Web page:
Fantastic views over the sea and mountains from a mountaintop, undisturbed wilderness along the Kjølen Mountains, panoramic trips along the Finnmark coast and cultural paths near settlements. Hikes in Northern Norway are beautiful, varied and cater for different levels of fitness

Coastal mountains — summit trips

The fantastic mountain, fjord and island landscapes along the coast of Nordland and Troms offer summit trips. Some summits are 200-300 m (656-984 ft) high and can be reached in one hour. Others are over 1000 m (3280 ft) and can take a full day. However, the pattern is the same; there is a steep ascent through the birch trees and up a bare mountain. When you finally reach the top, it is time to take a proper break for coffee, change your sweaty shirt and admire the view above the mountains, fjords and sea. There follows a steep descent, preferably back the same way. Summit trips are very popular among the locals, and there are numerous marked trails.

  • Torghatten: The mountain with a hole through it
  • De syv søstre (The Seven Sisters) mountain range: Seven summits. Do one or all seven
  • Per Karlsatind: One of the peaks of the Børvasstindan mountain ridge in Bodø
  • Hermannsdalstinden Mountain: The highest mountain in Western Lofoten (Vest-Lofoten). 
  • Stetind Mountain: The national mountain of Norway. Only for the toughest people!
  • Møysalen Mountain: From here you can see a lot of the Cap of the North
  • Aunfjellet Mountain: An easy walk with beautiful views of Harstad
  • Segla Mountain: Extensive sea views of Senja
  • Tromsdalstinden Mountain: See all the way to the Lyngen Alps (Lyngsalpene) across the water

The Finnmark coast — easier hiking with extensive views

You would think that the most northerly hikes in Norway were some of the most extreme. That is not the case at all. The landscape on the Finnmark coast is lower and more round with soft, springy heather underfoot, which means that the walks here are among the easier ones. Weather conditions are liable to change, however, so good-quality clothing is vital. You can follow marked trails to viewpoints and headlands, to abandoned fishing villages and natural formations. The sparse vegetation does not impede your view of the sea, and the wind keeps mosquitoes at bay.

Nordkalottruta (The Arctic Trail) — only for the toughest people!

Nordkalottruta is an 800-km (500-mile) long hiking trail that leads through the mountains between Norway, Finland and Sweden. It starts in Kautokeino, goes through national parks such as Reisa, Øvre Dividal and Rohkunborri and ends in Sulitjelma. It crosses national borders ten times. The route is well marked, but there is no infrastructure along the trail, and the distance between huts is so great that you need to bring your own tent. This makes this trail only suitable for very experienced hikers.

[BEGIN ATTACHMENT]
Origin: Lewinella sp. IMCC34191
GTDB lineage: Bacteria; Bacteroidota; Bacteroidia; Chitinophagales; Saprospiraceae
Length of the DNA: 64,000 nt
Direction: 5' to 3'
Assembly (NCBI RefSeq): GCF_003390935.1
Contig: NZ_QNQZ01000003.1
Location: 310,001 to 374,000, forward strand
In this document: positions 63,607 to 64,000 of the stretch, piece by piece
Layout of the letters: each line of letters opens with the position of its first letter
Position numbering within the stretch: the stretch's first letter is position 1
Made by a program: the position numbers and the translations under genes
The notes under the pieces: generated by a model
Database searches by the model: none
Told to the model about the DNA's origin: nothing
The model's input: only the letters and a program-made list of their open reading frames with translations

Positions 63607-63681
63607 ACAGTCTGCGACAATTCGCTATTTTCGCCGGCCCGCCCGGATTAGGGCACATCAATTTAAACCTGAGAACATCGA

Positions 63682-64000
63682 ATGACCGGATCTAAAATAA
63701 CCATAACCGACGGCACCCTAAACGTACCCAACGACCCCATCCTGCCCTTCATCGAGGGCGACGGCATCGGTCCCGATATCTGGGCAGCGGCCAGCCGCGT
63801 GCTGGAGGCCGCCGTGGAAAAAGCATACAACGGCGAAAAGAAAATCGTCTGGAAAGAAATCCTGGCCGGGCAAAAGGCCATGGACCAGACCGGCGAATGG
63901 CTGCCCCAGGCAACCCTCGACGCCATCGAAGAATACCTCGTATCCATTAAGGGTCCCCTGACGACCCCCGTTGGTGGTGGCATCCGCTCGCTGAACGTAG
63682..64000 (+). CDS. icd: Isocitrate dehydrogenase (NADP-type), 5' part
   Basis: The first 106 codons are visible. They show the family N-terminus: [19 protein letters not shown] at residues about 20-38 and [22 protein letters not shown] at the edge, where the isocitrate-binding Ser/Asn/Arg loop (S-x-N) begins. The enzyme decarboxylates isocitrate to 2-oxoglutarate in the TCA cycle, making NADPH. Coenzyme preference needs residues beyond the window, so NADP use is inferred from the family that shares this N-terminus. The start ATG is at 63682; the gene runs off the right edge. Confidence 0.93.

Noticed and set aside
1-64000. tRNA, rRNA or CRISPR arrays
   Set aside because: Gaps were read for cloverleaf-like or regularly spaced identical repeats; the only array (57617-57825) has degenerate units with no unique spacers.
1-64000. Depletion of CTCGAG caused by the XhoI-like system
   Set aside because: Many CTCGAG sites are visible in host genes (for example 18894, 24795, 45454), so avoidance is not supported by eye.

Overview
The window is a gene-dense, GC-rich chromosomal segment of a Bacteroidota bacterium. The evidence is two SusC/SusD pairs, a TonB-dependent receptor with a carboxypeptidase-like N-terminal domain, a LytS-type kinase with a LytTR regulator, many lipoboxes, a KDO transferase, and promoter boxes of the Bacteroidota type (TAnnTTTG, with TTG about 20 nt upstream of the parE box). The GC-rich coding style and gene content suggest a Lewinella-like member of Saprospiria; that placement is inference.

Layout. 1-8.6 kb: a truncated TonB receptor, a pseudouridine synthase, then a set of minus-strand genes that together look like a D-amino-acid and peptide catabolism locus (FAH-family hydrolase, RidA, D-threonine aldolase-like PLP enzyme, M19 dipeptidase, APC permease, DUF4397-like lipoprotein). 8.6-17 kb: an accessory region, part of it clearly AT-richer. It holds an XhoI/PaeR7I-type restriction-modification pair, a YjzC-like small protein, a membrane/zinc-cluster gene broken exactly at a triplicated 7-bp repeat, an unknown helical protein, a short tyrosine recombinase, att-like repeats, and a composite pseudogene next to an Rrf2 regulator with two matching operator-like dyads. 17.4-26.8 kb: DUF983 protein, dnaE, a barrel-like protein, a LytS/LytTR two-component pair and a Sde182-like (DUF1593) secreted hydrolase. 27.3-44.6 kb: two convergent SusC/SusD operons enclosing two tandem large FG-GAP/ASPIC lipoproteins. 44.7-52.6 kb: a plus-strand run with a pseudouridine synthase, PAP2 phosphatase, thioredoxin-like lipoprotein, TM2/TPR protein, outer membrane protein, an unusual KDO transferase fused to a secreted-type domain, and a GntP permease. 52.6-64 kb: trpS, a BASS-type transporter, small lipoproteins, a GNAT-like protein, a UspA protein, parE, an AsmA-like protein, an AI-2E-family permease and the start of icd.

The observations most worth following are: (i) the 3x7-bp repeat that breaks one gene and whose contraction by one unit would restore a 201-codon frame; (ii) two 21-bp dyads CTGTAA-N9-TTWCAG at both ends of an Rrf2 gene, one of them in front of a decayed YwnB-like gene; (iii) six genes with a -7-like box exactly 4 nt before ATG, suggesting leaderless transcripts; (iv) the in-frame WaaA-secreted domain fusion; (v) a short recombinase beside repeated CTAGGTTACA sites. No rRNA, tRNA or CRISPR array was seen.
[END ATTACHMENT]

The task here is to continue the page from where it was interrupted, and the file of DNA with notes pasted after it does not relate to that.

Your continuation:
Nordlandsruta and Oktindan trail — quiet and magnificent

Nordlandsruta is a 550-km (340-mile) long trail that goes from Bjørnfjell near Narvik to Børgefjell National Park and mainly follows the Swedish border south to the undisturbed wilderness. There is no infrastructure here either, but there are lots of huts. Okstindan is a particularly wild mountainous area just south of the Arctic Circle. There are lots of huts including the new Rabothytta that makes this wild natural area fairly accessible.

The Finnmark Plateau

The slightly hilly Finnmark Plateau is mainly unmarked and does not have any roads. Most people who come here do so for fishing. If you want to explore this area, you should be an experienced walker and be able to carry a tent and all the equipment you need.

Cultural trails

The cultural trails are at the easy end of the scale. They take in archaeological sites, the remains of old settlements, war memorials, geology and botany. Most of them are easy to walk, and some of them have a universal design that makes them suitable for wheelchair users.

Svalbard — hiking with rifles

This archipelago between the North Cape and the North Pole is polar bear country. If you venture outside the city of Longyearbyen, you risk ending up as dinner for one or more polar bears. Therefore you must be armed with a rifle when in this terrain. Rifles are only rented out to people who have documentation of their shooting skills. Overnight accommodation requires tripwire around the camp, a polar bear guard throughout the night and a number of other measures. Hiking on your own is only an option if you have had extensive experience in the Arctic. Fortunately, there are organised tours with armed guides. 


The snow starts to melt from the Nordland coast in April. In June you can get to most places in Northern Norway, even if you have to walk through some snow. Many people avoid the forests and marshlands in July because of mosquitoes, but this is not such a problem in coastal areas. August and September are nice months for walking in Northern Norway. 

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